Create Interactive Charts Using Plotly.js, Part 3: Bar Charts

In our last tutorial, you learned how to create line charts in Plotly.js. Every aspect of line charts, like the data to be plotted and the shape or color of the line connecting the plotted points, can be controlled using a set of attributes. Plotly.js allows you to create bar charts in a similar manner. 

In this tutorial, you will learn how to create different kinds of bar charts using Plotly.js. I will also discuss how to control the appearance of these charts, like the bar color and width, using specific attributes.

Before going further, I would like to mention that you can also create some basic bar charts using Chart.js. If you don’t plan on using any of the fancy features of Plotly.js, using a lightweight library makes more sense.

Creating Your First Bar Chart

You can plot a bar chart in Plotly.js by setting the value of the type attribute to bar. The rest of the tasks, like creating a trace object or providing the data to be plotted, are similar to the process of creating line charts. Here is the code you need to create a basic bar chart in Plotly.

Here is the chart created by the above code. The planet density data has been taken from the Planetary Fact Sheet provided by NASA. 

Creating Stacked, Grouped, and Relative Bar Charts

If you need to represent more complex data in the form of a chart, you can use the barmode attribute available in Plotly to do so. This attribute can be set to stack, group, overlay, and relative. It’s usually helpful if you want to plot multiple bar traces with related information.

The stack value creates stacked bar charts in which bars representing the subgroups of the entity are placed on top of each other to form a single column. All the bars within a subgroup have different colors that show the individual contribution of that section to the whole entity. The combined length of the stacked bars represents the total size of that entity.

Here is some code that stacks the GDP contribution of the top eight countries together. The Nominal GDP sector composition data has been taken from Wikipedia.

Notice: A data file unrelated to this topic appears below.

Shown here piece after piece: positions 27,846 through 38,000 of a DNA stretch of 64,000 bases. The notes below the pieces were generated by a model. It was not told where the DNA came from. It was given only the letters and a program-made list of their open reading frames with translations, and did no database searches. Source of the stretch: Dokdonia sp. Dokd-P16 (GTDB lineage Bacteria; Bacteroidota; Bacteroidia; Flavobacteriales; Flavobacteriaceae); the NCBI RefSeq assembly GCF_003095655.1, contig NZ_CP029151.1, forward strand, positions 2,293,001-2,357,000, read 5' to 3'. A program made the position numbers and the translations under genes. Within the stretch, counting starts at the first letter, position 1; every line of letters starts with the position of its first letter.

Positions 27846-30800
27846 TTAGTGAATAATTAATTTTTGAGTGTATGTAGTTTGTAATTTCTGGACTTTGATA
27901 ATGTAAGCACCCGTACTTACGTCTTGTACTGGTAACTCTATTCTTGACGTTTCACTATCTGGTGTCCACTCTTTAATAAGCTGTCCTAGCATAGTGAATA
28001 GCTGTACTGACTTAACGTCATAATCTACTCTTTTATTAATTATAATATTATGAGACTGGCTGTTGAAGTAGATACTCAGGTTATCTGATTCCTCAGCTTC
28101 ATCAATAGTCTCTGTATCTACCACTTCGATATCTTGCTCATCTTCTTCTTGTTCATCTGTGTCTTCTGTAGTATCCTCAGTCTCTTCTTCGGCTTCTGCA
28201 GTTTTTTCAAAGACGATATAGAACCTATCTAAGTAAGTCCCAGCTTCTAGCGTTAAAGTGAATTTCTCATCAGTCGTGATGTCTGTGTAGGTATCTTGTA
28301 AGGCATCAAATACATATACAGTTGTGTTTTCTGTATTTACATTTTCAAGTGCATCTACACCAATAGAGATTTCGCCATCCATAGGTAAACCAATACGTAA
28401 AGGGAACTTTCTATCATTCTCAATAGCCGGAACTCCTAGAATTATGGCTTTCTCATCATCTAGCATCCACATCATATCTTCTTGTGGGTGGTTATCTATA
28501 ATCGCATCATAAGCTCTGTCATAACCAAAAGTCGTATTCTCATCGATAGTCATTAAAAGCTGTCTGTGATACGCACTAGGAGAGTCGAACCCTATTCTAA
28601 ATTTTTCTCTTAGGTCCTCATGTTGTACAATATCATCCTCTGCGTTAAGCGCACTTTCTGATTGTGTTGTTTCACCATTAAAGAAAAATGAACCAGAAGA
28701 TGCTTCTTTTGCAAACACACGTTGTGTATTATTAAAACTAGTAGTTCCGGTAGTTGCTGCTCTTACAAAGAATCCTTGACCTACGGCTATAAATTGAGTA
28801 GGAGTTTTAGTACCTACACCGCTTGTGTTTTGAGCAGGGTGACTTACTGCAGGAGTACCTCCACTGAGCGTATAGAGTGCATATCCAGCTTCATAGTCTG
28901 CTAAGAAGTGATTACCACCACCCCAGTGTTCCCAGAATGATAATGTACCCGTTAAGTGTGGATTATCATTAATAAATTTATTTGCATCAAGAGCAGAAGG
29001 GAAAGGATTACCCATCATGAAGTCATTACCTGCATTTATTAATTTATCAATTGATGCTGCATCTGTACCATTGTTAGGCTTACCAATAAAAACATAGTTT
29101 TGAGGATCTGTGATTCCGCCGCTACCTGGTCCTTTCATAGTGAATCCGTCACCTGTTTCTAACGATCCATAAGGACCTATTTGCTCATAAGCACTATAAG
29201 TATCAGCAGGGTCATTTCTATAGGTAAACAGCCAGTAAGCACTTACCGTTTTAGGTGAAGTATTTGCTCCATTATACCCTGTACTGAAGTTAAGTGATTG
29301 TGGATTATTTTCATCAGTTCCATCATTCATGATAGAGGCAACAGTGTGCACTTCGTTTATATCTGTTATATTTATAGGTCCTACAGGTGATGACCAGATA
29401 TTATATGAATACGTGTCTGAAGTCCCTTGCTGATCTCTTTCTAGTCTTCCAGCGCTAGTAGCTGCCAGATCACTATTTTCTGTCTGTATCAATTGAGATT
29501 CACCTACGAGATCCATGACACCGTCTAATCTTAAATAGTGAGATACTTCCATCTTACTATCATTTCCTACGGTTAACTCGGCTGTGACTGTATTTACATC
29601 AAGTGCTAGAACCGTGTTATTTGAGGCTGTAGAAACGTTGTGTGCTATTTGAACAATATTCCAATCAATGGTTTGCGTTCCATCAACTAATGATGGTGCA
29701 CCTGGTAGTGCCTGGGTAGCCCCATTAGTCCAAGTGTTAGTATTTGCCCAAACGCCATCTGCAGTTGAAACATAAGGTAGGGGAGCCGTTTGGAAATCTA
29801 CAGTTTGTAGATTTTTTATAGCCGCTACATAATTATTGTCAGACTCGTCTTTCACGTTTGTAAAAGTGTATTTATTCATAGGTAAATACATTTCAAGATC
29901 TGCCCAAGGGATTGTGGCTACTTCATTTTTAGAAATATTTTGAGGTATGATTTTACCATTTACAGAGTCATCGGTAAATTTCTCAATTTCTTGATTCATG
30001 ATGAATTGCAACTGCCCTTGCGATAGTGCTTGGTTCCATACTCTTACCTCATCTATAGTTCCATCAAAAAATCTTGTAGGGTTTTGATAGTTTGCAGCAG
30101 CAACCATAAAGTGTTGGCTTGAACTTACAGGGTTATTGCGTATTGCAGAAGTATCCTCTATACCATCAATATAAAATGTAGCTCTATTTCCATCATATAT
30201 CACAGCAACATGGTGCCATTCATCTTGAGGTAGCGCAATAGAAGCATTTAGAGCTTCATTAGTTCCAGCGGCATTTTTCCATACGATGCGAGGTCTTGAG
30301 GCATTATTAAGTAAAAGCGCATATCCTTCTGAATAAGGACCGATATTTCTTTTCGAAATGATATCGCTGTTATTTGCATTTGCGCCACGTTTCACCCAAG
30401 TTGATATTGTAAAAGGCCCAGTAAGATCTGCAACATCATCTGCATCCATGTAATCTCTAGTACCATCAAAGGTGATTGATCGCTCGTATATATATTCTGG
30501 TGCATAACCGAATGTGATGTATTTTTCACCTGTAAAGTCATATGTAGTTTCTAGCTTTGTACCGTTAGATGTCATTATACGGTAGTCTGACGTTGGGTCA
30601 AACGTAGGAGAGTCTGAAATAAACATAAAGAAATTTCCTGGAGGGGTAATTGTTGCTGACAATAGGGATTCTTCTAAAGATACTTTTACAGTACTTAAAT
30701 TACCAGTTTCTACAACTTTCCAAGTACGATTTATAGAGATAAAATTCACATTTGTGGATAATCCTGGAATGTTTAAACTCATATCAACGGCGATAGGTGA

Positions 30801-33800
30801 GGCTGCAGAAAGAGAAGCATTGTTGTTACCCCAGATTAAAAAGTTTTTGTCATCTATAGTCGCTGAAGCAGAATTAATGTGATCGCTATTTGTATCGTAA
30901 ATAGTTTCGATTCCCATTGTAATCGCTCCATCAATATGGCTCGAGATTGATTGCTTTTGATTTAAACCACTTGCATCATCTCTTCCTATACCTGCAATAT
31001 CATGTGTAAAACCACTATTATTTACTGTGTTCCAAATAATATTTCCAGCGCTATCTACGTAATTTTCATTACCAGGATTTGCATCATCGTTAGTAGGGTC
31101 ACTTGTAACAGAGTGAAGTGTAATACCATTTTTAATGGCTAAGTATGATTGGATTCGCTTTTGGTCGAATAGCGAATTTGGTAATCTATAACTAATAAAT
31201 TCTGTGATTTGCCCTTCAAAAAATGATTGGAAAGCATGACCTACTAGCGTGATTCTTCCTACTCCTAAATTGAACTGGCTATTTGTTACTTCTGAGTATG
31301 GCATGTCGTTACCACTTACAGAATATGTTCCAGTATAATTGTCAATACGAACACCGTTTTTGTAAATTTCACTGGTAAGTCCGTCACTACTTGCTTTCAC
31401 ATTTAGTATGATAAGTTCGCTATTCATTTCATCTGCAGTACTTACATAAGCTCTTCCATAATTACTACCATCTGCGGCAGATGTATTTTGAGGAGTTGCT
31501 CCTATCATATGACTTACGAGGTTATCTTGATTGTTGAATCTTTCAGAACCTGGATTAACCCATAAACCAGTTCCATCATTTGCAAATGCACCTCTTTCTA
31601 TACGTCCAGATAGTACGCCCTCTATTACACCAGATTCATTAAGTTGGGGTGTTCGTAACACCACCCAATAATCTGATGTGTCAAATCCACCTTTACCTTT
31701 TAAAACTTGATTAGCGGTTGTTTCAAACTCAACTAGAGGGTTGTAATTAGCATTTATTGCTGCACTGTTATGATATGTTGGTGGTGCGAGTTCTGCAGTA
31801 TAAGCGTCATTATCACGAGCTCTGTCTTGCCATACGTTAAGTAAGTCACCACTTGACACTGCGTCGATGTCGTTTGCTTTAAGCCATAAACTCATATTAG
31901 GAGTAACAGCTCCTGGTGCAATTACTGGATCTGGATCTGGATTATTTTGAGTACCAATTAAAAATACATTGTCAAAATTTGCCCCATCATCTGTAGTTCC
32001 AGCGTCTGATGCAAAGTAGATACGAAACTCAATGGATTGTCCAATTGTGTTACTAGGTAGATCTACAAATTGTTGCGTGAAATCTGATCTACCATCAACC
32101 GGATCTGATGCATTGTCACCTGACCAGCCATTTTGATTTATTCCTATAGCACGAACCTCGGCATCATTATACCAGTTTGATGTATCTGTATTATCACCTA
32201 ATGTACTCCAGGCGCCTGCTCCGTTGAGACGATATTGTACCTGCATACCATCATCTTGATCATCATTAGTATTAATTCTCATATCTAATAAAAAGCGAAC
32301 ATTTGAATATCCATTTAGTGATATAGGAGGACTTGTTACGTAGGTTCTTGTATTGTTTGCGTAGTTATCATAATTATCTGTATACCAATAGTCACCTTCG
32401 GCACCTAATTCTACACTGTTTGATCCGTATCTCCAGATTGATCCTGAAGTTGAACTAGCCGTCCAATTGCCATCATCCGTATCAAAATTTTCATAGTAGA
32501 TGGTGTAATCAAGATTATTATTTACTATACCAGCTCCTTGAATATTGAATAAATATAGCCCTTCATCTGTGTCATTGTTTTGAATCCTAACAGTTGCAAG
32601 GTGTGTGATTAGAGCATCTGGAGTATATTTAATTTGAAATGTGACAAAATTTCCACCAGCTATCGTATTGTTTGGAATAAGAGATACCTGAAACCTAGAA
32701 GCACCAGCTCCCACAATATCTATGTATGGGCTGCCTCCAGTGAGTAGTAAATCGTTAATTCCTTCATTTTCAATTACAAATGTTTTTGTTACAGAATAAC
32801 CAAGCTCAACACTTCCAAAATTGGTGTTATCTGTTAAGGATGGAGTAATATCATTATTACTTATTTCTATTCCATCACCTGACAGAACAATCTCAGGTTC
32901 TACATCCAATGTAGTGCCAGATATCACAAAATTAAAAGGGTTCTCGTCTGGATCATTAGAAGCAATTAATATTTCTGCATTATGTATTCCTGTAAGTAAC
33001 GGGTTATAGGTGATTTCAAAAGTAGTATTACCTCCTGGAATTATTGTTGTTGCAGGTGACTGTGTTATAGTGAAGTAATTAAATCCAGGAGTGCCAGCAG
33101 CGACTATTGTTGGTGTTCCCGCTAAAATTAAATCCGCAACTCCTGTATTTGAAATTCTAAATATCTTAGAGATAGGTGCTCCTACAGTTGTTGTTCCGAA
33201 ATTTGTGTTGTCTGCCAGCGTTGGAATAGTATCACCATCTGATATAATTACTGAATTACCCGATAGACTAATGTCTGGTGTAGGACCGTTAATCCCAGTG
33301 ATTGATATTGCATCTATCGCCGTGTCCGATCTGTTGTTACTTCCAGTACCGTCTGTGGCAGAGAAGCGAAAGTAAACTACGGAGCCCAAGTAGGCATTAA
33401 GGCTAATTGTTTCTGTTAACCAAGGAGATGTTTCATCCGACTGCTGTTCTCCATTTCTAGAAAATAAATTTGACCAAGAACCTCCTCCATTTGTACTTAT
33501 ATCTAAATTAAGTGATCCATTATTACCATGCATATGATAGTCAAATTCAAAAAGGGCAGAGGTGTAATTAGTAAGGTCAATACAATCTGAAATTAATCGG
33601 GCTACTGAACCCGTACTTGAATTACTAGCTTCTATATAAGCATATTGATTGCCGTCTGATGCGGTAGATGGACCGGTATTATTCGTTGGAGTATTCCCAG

The stacking order for the subgroups depends on the order in which the data was passed to the function.

Setting the barmode to overlay will place the individual bars in subgroups over one another. While this mode can be useful for direct comparisons, you should be careful with it because it will hide shorter bars that were passed earlier in the plot() function. 

The following chart has been created with barmode set to overlay. You can now easily compare the GDP contribution of a single sector across all countries with ease. It is worth noting that all the bars of a single country now start from the bottom. This makes a few observations very easy to spot. For example, it is now very clear that GDP of service sector > GDP of industrial sector > GDP of agricultural sector in all of the top eight countries. 

At the current scale, it is impossible to properly see the contribution of the agricultural sector in the GDP of Germany, United Kingdom, and France. The ability of Plotly.js to zoom in can prove very useful in such cases. You can zoom in as much as you want, and the chart will still be very sharp.

Instead of stacking all the bars of a subgroup on top of each other, you can also place them together to form a group. You will have to set the barmode to group to create grouped charts. Keep in mind that providing too much information in grouped charts can make them hard to read. 

You can control the space between bars from different categories as well as bars within a subgroup using the bargap and bargroupgap attributes respectively. Up to this point, the bars were all drawn in order to plot the actual GDP numbers. However, you can use the barnorm parameter to draw the bars in terms of percentages or fractions. When barnorm is set to percentage or fraction, the total contribution of the main category is calculated, and then a percentage is allotted to individual bars based on the subgroup value.